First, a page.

Late in the 1800s, several performing groups took this great body of black religious music, reworked it a little for concert presentation, and set out to bring it to the attention of the world.  The most famous were the Fisk Jubilee Singers who raised $150,000 for their school in six years of touring.  For a short time near the end of the 1800s, "Jubilee song" almost replaced "spiritual" as the generic term of choice, but "spiritual" soon regained its favor.

            The difference between a spiritual and a gospel tune is not clear in American historical research.  Suffice, at the moment, to suggest that spirituals are more likely to be for several voices in conception and execution, and tend to be offered and received in a concert-like atmosphere.  Gospel tunes tend to be geared more toward a solo singer (or a small group of singers), and feel more like the pop tunes of their day.  This is oversimplified, however, and the line between a spiritual and a gospel tune is not clearly distinguished in many cases.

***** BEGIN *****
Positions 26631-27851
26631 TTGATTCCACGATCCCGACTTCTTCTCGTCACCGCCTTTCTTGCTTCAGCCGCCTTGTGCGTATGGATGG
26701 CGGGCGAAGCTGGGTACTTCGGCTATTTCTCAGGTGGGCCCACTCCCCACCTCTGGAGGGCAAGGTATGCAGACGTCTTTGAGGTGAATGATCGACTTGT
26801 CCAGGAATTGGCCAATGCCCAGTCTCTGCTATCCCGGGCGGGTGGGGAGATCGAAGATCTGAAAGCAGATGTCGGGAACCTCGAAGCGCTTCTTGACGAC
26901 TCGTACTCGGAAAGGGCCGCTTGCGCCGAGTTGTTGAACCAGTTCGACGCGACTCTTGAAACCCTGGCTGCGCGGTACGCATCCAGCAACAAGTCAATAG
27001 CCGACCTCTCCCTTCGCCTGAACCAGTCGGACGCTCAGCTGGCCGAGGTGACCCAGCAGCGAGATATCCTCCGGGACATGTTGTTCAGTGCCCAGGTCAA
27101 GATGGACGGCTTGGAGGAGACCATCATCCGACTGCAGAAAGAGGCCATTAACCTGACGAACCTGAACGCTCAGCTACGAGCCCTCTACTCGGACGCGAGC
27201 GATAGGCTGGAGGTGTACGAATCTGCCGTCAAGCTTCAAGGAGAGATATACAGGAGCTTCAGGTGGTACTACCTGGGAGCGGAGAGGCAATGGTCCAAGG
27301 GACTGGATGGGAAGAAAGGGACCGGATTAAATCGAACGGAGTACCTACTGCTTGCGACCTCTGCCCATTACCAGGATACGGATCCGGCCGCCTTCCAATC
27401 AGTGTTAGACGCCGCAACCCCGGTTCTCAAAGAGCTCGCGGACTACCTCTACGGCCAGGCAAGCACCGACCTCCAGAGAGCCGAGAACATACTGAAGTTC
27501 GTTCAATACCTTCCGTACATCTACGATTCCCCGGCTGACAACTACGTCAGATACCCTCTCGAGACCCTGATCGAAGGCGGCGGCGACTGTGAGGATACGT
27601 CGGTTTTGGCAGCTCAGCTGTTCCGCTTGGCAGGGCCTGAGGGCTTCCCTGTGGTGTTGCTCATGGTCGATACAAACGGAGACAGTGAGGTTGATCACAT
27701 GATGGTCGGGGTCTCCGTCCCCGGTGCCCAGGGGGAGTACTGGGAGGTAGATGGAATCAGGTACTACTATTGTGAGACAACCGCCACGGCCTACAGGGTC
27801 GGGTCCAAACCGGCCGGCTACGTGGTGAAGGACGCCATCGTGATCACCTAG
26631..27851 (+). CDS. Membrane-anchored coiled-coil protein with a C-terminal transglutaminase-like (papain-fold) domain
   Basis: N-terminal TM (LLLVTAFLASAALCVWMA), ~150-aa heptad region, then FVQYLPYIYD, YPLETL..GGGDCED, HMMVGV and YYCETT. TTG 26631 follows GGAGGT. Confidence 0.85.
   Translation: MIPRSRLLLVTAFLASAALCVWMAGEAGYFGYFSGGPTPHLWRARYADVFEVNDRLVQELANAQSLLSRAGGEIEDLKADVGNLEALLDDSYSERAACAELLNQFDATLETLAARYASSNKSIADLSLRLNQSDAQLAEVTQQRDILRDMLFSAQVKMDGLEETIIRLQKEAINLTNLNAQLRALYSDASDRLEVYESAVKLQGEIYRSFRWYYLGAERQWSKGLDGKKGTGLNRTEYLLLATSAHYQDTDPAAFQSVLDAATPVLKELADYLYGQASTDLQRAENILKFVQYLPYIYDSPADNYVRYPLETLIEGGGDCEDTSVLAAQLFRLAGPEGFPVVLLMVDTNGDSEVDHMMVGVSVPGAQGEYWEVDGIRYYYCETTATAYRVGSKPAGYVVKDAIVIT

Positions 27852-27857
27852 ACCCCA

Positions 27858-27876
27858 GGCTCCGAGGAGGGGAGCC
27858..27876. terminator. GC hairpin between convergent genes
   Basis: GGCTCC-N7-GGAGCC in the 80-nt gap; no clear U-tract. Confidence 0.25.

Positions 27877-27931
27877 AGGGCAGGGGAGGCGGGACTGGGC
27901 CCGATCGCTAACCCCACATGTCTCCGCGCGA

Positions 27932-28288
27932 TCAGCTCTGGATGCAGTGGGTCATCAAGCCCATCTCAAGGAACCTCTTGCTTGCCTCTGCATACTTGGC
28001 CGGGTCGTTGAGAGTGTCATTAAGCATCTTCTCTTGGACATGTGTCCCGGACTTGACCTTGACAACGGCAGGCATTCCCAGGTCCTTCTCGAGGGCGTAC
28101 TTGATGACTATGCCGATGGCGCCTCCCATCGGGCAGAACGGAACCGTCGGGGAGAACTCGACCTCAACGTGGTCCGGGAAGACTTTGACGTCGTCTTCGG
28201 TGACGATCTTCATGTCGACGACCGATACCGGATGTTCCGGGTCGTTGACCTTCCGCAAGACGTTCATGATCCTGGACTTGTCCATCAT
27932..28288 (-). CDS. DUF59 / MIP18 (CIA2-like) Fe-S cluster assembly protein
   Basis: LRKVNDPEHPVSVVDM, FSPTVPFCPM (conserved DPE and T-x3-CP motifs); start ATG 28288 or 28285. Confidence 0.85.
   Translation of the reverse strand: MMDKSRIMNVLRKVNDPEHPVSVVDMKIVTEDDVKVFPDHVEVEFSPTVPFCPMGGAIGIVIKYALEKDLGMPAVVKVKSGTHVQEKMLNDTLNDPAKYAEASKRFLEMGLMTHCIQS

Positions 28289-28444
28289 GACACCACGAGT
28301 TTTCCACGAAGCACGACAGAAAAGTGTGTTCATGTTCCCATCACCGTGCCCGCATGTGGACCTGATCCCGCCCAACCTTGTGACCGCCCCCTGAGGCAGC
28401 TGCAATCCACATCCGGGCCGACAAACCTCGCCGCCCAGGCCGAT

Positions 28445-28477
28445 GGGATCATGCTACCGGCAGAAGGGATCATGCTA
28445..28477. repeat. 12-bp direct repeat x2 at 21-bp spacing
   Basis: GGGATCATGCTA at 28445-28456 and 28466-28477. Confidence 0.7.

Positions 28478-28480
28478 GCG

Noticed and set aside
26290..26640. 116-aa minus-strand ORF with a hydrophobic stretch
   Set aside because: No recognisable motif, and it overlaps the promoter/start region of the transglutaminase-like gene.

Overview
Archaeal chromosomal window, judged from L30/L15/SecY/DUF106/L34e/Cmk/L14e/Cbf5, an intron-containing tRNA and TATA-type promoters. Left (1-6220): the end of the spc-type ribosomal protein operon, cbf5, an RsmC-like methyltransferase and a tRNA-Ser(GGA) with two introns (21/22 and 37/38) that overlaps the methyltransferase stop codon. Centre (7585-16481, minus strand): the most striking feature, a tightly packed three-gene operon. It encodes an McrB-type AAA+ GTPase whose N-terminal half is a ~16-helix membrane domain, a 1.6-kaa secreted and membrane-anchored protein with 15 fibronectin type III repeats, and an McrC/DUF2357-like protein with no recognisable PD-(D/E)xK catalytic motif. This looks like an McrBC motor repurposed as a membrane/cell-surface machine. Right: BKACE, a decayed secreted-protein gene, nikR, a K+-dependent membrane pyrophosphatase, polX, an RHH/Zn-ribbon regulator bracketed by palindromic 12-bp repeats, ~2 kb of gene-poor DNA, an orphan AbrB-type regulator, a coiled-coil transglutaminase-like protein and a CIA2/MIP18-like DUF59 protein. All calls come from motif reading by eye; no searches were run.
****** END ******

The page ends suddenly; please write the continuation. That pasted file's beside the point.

For all the ugly and inhuman things that occurred during a typical week on a plantation in the South, there were times when the slaves were allowed to pursue their own social and recreational desires.  Most of Saturday night and all day Sunday, the slaves engaged in a great deal of singing, dancing, and performing on fiddles and banjos.  The plantation owners would encourage these traditions, ostensibly because it made the slaves more manageable during the week.

            In time, these slave get-togethers would be parodied by white performers in blackface in the minstrel shows that became prevalent in the 19th century.  (See Chapter 8.)



            A full treatment of what is essentially the black character of America's popular dance forms would surely fill several volumes.  It is sufficient at this time to observe that African body language permeates American pop culture, and the tradition is evident in the earliest jigs, breakdowns, buck-and-wing steps, cakewalks, corn husking jigs, reels, jubas, and all the other forms which the slaves had created or been handed down through history from their ancestors.